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Feeding and metabolism in the mussel Mytilus edulis l.

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posted on 19.11.2015, 08:51 by Raymond John. Thompson
Three levels of metabolism have been identified in the mussel Mytilus edulis L. Standard Metabolism is attained after prolonged starvation. On feeding, there is an initially elevated metabolic rate, termed active metabolism, which is characterised by increases in oxygen uptake, ventilation rate and filtration rate. After three days feeding, oxygen consumption decreases to a value intermediate between standard and active levels; this is defined as routine metabolism. Integrated measurements of ingested ration, assimilated ration and metabolic rate provide an estimate of energy balance which is a useful index descriptive and predictive of the effects of sublethal stress. Growth efficiency increases hyperbolically with increasing ration to reach a maximum after which efficiency decreases as ration is further raised. The optimum ration for efficient growth is an increasing; function of mussel weight. Gametogenesis in Mytilus edulis occurs in winter when food is scarce, Energy for gonad maturation is obtained from reserves built up during summer when food is abundant. The mantle and digestive gland are particularly important storage sites. The digestive gland also regulates the flow; of assimilated material to other tissues, During prolonged stress the digestive tubules become considerably degenerate but the tissue possesses the capacity to recover after such periods of stress. Lipid, carbohydrate and protein are synthesised in summer and metabolic rate is low. During winter, gametogenesis results in an inflated metabolic rate and turnover of metabolic pools is rapid as reserves are utilized. Sublethal stress also leads to catabolism of energy reserves but it is not possible to define the degree of stress in terms of biochemical parameters such as the carbohydrate: protein ratio because they tend to be regulated to similar values which are independent of the severity of the stress experienced.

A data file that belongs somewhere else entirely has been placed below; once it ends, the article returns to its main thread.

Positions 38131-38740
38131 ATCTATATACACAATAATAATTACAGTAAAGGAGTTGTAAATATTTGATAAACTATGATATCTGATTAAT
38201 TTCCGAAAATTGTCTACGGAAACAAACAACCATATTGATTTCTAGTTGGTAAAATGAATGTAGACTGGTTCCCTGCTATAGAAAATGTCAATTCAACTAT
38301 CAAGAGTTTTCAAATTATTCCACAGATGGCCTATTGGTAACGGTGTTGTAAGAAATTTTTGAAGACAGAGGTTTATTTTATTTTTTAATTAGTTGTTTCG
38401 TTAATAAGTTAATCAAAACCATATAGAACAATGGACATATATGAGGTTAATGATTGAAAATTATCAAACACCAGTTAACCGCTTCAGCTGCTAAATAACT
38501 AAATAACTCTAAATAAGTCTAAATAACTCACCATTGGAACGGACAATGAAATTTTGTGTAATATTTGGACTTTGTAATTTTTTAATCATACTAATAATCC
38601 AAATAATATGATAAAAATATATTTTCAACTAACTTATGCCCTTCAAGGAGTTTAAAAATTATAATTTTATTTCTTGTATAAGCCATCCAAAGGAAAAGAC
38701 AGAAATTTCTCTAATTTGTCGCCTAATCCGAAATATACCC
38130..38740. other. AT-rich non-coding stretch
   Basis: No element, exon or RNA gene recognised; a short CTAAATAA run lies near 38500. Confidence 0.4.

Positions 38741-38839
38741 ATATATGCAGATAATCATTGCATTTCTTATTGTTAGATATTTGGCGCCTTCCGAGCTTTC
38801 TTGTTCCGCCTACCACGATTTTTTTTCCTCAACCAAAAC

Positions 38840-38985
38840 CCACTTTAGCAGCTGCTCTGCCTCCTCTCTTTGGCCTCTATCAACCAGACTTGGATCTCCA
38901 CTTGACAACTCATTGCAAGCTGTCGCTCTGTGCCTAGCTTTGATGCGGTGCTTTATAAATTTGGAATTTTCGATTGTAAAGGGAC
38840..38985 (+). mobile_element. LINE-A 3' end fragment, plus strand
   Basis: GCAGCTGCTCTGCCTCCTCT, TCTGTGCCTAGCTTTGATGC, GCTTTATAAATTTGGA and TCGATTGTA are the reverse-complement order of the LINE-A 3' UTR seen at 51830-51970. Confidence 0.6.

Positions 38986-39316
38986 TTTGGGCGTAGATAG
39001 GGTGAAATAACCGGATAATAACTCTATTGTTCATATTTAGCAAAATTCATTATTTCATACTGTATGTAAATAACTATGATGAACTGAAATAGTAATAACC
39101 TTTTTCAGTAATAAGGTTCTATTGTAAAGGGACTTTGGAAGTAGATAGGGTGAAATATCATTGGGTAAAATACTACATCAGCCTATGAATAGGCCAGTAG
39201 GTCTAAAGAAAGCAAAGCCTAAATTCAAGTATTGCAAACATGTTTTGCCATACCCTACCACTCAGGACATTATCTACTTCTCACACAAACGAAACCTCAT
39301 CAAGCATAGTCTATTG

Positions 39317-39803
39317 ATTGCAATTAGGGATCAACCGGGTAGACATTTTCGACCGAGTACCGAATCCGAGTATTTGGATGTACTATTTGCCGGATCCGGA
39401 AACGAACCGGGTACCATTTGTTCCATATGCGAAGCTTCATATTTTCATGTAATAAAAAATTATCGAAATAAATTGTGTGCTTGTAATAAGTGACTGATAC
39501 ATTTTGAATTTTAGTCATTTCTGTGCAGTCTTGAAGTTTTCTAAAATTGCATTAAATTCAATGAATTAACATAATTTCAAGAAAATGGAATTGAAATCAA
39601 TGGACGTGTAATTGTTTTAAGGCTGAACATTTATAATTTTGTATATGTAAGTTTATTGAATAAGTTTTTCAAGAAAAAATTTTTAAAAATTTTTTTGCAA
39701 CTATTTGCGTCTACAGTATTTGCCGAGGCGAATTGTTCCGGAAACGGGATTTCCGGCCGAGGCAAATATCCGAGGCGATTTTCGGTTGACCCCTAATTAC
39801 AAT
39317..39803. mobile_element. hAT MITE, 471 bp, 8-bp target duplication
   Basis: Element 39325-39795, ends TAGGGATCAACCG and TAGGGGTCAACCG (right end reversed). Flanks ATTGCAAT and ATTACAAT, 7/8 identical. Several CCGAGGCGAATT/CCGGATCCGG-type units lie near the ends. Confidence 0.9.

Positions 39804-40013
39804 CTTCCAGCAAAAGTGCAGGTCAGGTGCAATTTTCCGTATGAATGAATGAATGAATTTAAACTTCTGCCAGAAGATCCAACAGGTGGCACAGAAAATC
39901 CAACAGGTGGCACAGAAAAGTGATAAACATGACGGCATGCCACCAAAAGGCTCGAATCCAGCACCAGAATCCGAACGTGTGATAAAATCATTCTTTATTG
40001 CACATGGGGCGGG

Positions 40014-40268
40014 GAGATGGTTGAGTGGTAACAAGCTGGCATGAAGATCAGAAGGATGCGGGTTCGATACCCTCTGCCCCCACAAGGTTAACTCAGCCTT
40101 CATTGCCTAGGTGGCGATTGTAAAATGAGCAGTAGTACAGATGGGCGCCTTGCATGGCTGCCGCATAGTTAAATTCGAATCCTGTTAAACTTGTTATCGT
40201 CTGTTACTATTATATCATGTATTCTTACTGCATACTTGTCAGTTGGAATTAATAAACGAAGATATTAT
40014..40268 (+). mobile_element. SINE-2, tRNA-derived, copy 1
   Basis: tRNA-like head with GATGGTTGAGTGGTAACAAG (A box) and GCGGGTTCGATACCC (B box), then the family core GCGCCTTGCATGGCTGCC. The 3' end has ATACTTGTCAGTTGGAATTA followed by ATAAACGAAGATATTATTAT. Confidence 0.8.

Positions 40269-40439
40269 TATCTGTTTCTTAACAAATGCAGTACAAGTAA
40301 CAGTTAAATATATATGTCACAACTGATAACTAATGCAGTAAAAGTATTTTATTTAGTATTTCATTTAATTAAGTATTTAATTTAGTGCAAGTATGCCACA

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College of Medicine, Biological Sciences and Psychology

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University of Leicester

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